Married to Alyssa; children Cameron, 9, Kaylyn, 7, and Kamille, 2.
On the job and in his off hours, Health Services Technician 1st Class Matthew Reines lives the Coast Guard motto, "Semper paratus": He's always ready to serve others.
Whether he's treating crew members of the seagoing buoy tender Hickory and their families, responding to an alarm as a volunteer firefighter or answering the call of a remote neighbor as an emergency medical technician, he's responsible for the welfare of hundreds of people in south-central Alaska.
Along with keeping his crew healthy, Reines qualified as buoy deck supervisor, authorizing him to run Hickory's buoy deck operations, a job normally done by senior boatswain's mates.
"He could have easily just relaxed after the workday, but his outstanding initiative and tireless work ethic inspired him to accept more responsibility," Hickory commanding officer Lt. Cmdr. Jonathan Musman wrote in nominating Reines.
While Hickory is in port, Reines volunteers as a firefighter and EMT, but also spends time with his kids, coaches their teams and takes them camping.
Reines also trained Coast Guard spouses in CPR and led the cutter's scholarship selection committee to award a high school senior $1,000. He volunteered for Hickory's haunted ship Halloween event, which collected 2,800 pounds of food — the biggest donation received by the Homer food pantry in 2009.
"He is the one person aboard that each and every person admires for his tireless efforts ... and his devotion to the community," Musman wrote.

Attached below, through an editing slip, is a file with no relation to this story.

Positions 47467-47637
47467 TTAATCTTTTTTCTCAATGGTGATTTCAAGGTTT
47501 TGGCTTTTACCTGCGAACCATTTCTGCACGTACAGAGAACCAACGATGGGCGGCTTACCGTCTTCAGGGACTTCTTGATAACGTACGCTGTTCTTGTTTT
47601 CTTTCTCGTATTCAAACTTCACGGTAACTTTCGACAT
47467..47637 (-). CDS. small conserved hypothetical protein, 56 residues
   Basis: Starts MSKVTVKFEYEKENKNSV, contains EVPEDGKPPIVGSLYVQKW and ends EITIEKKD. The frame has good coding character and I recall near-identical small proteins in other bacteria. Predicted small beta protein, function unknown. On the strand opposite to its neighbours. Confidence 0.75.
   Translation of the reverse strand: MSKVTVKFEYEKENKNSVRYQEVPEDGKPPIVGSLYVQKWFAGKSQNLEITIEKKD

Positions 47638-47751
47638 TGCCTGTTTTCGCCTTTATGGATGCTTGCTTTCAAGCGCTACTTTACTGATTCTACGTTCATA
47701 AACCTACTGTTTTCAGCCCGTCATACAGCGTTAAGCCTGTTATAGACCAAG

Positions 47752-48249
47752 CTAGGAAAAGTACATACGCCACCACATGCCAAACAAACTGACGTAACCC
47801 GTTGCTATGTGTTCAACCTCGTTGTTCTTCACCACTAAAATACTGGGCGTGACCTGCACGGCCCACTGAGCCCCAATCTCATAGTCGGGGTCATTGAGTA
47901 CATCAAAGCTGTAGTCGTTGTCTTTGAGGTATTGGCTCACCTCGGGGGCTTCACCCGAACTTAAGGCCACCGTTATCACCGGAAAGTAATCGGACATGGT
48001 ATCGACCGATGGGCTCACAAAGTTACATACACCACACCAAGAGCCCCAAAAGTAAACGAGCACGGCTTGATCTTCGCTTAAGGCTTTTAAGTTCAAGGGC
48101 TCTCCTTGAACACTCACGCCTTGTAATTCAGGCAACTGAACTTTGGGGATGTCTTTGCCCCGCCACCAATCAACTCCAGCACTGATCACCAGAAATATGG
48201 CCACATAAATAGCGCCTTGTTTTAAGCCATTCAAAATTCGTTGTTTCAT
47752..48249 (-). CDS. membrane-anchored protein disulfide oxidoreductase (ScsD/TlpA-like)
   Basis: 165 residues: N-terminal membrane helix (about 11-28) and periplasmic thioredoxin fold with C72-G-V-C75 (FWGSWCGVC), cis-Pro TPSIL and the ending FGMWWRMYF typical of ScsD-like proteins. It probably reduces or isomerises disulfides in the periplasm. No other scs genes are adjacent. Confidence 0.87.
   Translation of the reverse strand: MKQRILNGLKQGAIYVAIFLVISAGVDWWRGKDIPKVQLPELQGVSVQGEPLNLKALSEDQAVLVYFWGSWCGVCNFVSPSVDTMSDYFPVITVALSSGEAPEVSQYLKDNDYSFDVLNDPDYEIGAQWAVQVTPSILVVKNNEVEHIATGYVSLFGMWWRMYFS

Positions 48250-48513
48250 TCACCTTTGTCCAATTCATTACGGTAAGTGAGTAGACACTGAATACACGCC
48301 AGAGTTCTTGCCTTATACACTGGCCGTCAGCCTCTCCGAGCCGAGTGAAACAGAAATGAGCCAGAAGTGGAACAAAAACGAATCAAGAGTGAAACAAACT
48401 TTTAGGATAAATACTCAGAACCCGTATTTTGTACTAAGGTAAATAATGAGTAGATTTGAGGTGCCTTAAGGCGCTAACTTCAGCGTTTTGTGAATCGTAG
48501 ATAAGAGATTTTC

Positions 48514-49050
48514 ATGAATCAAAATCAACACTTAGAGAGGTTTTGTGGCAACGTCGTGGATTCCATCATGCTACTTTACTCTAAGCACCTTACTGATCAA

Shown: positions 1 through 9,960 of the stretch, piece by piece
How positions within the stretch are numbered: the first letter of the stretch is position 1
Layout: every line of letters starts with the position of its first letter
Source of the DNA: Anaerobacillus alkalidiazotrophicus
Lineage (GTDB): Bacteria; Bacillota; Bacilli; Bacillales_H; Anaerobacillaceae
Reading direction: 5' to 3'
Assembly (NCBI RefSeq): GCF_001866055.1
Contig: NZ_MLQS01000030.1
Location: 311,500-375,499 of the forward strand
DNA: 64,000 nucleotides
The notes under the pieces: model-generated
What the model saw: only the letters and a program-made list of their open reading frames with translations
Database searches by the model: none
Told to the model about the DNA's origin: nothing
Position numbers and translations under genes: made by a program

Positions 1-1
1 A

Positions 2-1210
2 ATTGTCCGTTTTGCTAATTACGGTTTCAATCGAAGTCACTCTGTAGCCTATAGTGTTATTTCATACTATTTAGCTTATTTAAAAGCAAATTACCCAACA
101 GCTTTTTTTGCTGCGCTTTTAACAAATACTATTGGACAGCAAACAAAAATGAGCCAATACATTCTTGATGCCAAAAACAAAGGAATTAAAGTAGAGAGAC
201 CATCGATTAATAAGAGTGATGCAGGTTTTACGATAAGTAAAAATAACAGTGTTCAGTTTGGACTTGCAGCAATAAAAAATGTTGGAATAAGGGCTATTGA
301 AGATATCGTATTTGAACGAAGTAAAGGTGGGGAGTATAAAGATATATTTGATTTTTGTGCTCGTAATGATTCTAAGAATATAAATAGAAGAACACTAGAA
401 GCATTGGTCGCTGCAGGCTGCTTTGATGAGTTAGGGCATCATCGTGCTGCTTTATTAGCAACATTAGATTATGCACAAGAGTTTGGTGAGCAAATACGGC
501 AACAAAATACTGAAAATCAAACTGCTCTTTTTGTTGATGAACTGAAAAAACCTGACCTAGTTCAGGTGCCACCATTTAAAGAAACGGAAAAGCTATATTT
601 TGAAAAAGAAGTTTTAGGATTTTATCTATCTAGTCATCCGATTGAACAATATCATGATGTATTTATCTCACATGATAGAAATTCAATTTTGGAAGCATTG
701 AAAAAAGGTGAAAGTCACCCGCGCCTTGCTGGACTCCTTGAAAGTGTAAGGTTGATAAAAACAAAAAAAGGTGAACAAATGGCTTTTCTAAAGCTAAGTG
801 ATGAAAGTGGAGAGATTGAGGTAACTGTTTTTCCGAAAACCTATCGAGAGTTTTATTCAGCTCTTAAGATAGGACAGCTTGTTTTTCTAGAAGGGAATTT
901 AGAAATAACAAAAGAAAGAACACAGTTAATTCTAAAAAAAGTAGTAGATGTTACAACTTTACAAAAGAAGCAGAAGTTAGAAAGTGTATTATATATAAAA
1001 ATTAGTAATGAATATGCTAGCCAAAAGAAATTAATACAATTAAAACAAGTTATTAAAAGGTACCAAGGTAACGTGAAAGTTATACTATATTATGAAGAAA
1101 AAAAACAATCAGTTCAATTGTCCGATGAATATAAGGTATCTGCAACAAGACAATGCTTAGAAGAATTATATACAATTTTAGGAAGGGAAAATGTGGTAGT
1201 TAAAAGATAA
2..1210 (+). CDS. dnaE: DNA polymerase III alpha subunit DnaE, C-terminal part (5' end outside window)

She's working on an associate degree in early childhood education.
When vessels arrive at the Port of Lake Charles, La., about 30 miles inland from the Gulf of Mexico, odds are they'll check in with Marine Science Technician 3rd Class Nicole Tainatongo.
Tainatongo coordinated safety and securities examinations for the more than 1,800 vessels that visited the port last year. She acted as a liaison between vessel agents, crews, representatives of foreign governments, and several local and federal agencies. After two years at the command, she has a reputation for getting things done.
"She performed this work with a sense of professionalism in line with the most senior members of our service," her commanding officer, Lt. Cmdr. Robert Compher, wrote in her nomination.
As part of the Coast Guard's response efforts in the Deepwater Horizon oil spill, Tainatongo was dispatched to Mobile, Ala., where she spent three weeks "walking the beaches" as the federal representative to the Mississippi shoreline cleanup assessment team.
Thanks to Tainatongo's passion for fitness, she was prepared for all that walking. As her marine safety unit's health promotion coordinator, she gets fellow service members excited about staying fit. All of the unit's 70 members are within weight standards, Compher wrote.
For two years, she has coached a girls' volleyball team at Our Lady Queen of Heaven Catholic School in Lake Charles. She regularly visits schools as a mentor and to talk about Coast Guard careers.